theterminalguy

Understanding Elixir's Pin Operator

April 28, 2020

The best way to understand Elixir’s pin operator ^ is with relatable examples.

Problem:

Users are allowed to change their passwords before they do, they will have to provide a new password and their previous password.

Solution:

In a language like JavaScript, we can write a naive solution like so

let current_password = 'secret-1';

const params = {
  new_password: 'secret-2',
  current_password: 'secret-2'
}

if (current_password !== params.current_password) {
  throw "Match Error"
}


The above will throw a Match Error because the user’s supplied password does not match their current password

Using Elixir’s pin operator we can write the above as

current_password = 'secret-1'

{ new_password, ^current_password } = { 'secret-2', 'secret-2'}

The above will also rais a MatchError exception

Explanation:

Use the pin operator ^ to pattern match against an existing variable’s value. In the Elixir’s example above, the variable new_password is bound to the first item in the tuple (Elixirs data structure represented with {}), rather than rebinding the current_password variable, we pattern match against its existing value.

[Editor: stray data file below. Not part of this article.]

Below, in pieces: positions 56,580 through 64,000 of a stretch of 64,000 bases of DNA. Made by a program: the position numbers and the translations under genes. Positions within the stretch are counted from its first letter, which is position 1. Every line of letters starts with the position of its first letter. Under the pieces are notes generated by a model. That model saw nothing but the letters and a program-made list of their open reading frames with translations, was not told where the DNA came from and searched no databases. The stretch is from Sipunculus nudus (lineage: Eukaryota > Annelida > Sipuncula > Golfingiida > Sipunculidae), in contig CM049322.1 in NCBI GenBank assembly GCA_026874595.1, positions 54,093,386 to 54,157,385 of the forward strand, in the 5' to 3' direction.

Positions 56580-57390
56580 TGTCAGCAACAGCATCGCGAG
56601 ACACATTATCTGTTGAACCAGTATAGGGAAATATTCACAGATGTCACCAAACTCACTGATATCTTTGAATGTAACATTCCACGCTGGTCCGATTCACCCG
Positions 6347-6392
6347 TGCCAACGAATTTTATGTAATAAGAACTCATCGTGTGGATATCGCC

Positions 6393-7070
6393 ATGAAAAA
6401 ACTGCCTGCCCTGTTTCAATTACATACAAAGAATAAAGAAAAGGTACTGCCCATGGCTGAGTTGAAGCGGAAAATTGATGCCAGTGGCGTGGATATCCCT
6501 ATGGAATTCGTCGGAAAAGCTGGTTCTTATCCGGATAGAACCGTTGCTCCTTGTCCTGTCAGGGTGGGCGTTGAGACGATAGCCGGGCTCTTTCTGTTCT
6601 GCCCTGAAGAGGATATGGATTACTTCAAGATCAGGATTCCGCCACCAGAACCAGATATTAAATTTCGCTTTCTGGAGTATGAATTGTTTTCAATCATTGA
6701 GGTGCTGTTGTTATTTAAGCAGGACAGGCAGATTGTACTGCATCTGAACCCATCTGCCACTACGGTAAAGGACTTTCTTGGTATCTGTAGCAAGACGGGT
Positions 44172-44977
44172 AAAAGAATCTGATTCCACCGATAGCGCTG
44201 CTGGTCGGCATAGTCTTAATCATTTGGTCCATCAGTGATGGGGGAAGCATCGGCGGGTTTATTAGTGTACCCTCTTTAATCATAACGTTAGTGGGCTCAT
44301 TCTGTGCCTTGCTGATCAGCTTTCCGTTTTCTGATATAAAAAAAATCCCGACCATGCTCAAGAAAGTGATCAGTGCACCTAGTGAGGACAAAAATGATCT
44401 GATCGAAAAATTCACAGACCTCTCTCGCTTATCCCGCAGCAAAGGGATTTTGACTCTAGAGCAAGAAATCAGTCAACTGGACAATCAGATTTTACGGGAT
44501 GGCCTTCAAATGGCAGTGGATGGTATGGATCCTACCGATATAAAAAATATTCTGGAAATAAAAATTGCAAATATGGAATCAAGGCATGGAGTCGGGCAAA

Now this example from Elixir’s docs should make sense.

iex(1)> x = 1
1
iex(2)> ^x = 1 # Matches previous value 1
1
iex(3)> ^x = 2 # Does not match previous value 
** (MatchError) no match of right hand side value: 2

Damian Simon Peter

Hi, I am Damian Simon Peter a software developer based in Waterloo, Ontario. I have spent the past years working for early-stage startups, building backend and frontend applications primarily using Ruby and JavaScript. I own a System76 Galago Pro running Pop!_OS and absolutely love it.